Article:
The two Greenline advocates compared their idea to several other cities where rail corridors have been repurposed for recreational use: the High Line in New York, The Bentway in Toronto and the BeltLine in Atlanta.

Backers of The Greenline want to adopt an underused access road along the KC Terminal Railway as the south leg of the trail. (Image from The Greenline)

The BeltLine in Atlanta is transforming 22 miles of former railroad corridor land into bike and walking trails, and ultimately a streetcar line. It attracts 2 million visitors annually and has spurred $4.1 billion in redevelopment along the route, according to its website.

The Greenline proponents have applied to the city Public Improvement Advisory Committee for funding for a feasibility study.

The advocates are looking a federal, state, local and philanthropic sources, along with potential tax-increment financing from adjoining development projects.

Following the presentation, the Downtown Council board approved its support for the concept. The Greenline proposal also has been endorsed by the Crossroads Community Association.

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  1. I am not sure who this will serve and at what cost to other initiatives. Will this ring do more to divide the city even more so? We are looking to refocus on the neighborhoods and all that effort entails. There are numerous developments right now all vying for incentives and other limited resources in our city. This is just one more. Referring to the comment of making the city more liveable, we are struggling for safety, decent housing, grocery store, adequate trash pickup and yes, neighborhoods we can live in.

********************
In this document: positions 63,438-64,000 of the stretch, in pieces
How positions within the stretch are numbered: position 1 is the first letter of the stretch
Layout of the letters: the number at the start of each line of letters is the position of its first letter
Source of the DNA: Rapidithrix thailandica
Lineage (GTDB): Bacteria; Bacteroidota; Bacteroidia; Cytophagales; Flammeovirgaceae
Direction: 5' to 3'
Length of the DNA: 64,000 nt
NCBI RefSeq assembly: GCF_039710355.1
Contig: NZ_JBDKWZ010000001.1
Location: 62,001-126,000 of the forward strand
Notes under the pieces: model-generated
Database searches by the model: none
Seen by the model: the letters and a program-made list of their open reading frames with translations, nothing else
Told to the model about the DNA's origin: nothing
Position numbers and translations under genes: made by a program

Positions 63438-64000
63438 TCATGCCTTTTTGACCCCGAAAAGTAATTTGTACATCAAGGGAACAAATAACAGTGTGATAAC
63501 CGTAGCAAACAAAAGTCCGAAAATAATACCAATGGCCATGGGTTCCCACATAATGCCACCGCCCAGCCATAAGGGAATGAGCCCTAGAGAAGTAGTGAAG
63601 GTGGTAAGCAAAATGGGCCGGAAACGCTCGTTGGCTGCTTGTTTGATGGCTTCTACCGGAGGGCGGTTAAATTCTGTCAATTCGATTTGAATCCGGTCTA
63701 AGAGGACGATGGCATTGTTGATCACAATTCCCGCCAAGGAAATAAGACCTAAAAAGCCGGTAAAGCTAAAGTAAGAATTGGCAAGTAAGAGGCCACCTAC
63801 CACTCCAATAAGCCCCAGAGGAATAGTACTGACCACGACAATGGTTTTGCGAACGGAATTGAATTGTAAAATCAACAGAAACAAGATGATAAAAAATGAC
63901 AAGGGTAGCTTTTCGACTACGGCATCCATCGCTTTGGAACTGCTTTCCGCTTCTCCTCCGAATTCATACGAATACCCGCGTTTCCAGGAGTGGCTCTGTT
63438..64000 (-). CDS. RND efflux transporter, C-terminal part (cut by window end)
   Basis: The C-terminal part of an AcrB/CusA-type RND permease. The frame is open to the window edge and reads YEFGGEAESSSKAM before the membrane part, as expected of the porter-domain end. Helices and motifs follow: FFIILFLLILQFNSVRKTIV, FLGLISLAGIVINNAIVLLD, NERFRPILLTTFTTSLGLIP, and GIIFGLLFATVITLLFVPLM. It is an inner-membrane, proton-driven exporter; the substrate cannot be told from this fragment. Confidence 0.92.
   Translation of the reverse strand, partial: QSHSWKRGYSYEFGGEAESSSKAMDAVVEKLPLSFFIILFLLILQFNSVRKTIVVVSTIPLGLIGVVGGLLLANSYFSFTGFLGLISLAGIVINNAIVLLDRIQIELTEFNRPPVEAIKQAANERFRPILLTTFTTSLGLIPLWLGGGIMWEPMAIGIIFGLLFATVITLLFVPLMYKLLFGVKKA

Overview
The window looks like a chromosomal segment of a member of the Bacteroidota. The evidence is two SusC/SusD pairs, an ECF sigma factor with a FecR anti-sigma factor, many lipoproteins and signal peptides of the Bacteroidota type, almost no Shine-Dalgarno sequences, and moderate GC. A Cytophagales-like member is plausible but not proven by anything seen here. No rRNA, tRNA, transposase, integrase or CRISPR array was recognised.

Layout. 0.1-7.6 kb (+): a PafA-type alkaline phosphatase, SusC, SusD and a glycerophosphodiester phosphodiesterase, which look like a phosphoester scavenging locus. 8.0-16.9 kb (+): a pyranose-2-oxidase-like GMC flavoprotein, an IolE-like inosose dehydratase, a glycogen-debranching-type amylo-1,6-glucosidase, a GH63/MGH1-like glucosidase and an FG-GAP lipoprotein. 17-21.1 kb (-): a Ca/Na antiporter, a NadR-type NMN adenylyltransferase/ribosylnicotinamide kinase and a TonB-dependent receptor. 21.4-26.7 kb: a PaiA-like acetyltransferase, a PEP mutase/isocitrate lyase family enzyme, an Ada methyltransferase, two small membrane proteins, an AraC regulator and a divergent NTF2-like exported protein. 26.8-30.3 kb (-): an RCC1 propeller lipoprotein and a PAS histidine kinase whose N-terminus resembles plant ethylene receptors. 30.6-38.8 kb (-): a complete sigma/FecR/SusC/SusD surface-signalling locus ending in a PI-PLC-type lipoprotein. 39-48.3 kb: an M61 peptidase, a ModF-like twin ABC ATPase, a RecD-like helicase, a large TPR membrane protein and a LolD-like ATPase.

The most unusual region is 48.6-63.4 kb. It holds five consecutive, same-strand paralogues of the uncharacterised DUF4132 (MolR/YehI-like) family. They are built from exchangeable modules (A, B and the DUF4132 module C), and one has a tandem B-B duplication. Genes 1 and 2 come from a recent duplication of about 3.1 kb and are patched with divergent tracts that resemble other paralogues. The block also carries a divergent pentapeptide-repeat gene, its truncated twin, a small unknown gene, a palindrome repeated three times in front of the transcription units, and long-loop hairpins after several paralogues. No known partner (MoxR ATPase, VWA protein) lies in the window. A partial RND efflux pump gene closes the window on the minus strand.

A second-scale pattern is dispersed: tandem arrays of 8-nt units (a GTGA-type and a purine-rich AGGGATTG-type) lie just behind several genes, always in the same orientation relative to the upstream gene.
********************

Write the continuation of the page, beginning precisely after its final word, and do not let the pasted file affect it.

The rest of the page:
2. I don’t understand your concerns, Jan. It connects Paseo/MLK to the West Bottoms. That’s pretty damn inclusive when it comes to neighborhoods.

    My only concern is that it runs the risk of continuing to gentrify the East Side, which continues to push folks further East and out of affordable housing. We are already seeing this happen on northern edge of Troost, and this kind of thing runs the risk of increasing crime as more and more people are pushed out of affordable housing.

  3. It all depends on how the funding for the project falls into place. A combination of grants for trail projects and private donors wouldn’t take away money from other uses, but relying on tax-increment financing might if the TIF wouldn’t have been necessary for those developments otherwise.

    Also, the real reason I’m posting is to hop on the name train. But no intention of poking fun at your name, Jan!

  4. Find one economist that has a problem with gentrification. Name one city on earth that has improved impoverished areas without people with more money moving into them. You can’t. The best thing that could ever happen to the East Side is for people with money to move there. Look at Minneapolis. That should be our model, not St. Louis.

    • Yes an economist might not have an issue with gentrification but have you talked to people affected by it? People not affording the homes they live in doesn’t help the real people of Kansas City.